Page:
by K.M. Zahrt
The 2013 film All Is Lost, written and directed by J.C. Chandor (Margin Call 2011) and starring Robert Redford, focuses on a lone, modern-day sailor whose boat collides with a wayward shipping container in the middle of the ocean. The film centers on the sailor’s efforts to save himself and his boat through increasingly challenging circumstances.
By now, it’s safe to say that the film was a flop, even though it was nominated for an Academy Award and two Golden Globes (winning one). But, it was nominated for Best Original Sound Editing and won the Golden Globe for Best Original Score – Motion Picture. Work in these categories can be outstanding without amounting to a great film.
Most of the buzz surrounding the promotion of the film was that Robert Redford was alone on a sinking ship for the entire film. We’ve seen this model before: accomplished actor + all alone + extreme survival situation = successful film. It worked for Tom Hanks in Cast Away (2000), for James Franco in 127 Hours (2010), and for Sandra Bullock in Gravity (also from 2013).
So Robert Redford, who was superb in films like The Great Gatsby (1974) and Spy Game (2001), starring in something like Cast Away on a sailboat should be good, right? Unfortunately, the acting is weak, which is a huge problem from the films only actor. Often Redford seems to be consciously trying to act as if he was alone, which makes the viewer conscious of the same thing.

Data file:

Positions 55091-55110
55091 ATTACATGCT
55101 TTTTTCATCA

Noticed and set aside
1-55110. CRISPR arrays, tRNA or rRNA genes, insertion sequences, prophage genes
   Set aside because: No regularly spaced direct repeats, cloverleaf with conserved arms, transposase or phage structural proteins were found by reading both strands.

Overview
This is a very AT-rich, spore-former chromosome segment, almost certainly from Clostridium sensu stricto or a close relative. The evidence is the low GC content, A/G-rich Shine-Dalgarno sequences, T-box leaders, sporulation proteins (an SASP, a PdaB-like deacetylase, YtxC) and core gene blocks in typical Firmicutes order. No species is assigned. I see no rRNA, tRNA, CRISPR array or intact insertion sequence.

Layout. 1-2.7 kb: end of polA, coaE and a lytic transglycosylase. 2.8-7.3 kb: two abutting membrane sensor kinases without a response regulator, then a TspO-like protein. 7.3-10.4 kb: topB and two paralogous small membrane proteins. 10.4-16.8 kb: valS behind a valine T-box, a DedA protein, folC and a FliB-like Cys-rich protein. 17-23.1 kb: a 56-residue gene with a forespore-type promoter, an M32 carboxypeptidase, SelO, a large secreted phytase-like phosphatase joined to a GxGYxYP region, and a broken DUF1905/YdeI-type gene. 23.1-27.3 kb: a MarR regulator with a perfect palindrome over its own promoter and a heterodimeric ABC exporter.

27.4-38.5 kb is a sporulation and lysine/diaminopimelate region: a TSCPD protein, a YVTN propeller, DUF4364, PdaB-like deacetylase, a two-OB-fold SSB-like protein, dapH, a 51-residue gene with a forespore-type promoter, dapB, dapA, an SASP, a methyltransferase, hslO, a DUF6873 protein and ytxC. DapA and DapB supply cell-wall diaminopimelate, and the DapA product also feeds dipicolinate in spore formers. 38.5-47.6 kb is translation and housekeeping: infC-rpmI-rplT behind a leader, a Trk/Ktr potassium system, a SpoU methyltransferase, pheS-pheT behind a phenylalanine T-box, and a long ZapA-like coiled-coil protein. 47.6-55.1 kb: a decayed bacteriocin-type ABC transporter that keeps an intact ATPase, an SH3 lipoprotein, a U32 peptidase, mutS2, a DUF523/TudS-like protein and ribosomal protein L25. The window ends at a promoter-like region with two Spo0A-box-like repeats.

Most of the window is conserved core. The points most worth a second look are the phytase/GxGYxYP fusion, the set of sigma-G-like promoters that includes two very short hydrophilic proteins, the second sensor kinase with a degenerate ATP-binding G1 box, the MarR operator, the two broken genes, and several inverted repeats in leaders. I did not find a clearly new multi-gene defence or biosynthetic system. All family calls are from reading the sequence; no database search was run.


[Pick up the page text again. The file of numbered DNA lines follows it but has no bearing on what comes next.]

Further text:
In addition, the problems the sailor faces in a sailboat with a hole in the side are predictable. The only thing that isn’t predictable is how poorly this “experienced” sailor responds. In fact, his sub-par sailing performance is so blatant that sailing enthusiasts couldn’t help themselves from compiling a list of errors on IMDB.
Here are two examples:
“It is not really correct to call ‘SOS’ on the marine emergency radio channel. ‘Mayday’ or ‘Pan Pan’ would be accurate and standard forms whereas ‘SOS’ will be understood but is incorrect. A veteran sailor would never have made this mistake.”
“When ‘Our Guy’ (Redford) uses the radio, he tries to speak in the wrong side of the handheld microphone. He tries to talk into the metal latch, covering up the actual microphone opening with his hand. Any experienced seaman would never make this error.”
Although the crew list shows a “life raft consultant” and a “marine electronics consultant,” perhaps an experienced-sailor-who-has-survived-a-shipwreck consultant would have been advised. On the up side, this could make the film watchable for a different reason, as a game: see how many mistakes you can spot, and check your answers online. Maybe there’s a chance of this film surviving yet, as a good bad movie.
In the end (spoiler alert, although the film’s ending was the real spoiler), a mysterious and unidentified hand reaches into the water and rescues the sailor at what seems to be the final point of no return. This contradicts the fatalistic promise of the title — All Is Lost — and it feels cheap, as if to say, “And he was rescued, and everyone lived happily ever after.”
But, considering that IMDB reports the production budget at an estimated $9 million and Box Office Mojo lists the lifetime grosses of the film at a little more than $6.2 million — yes, in fact, all is lost.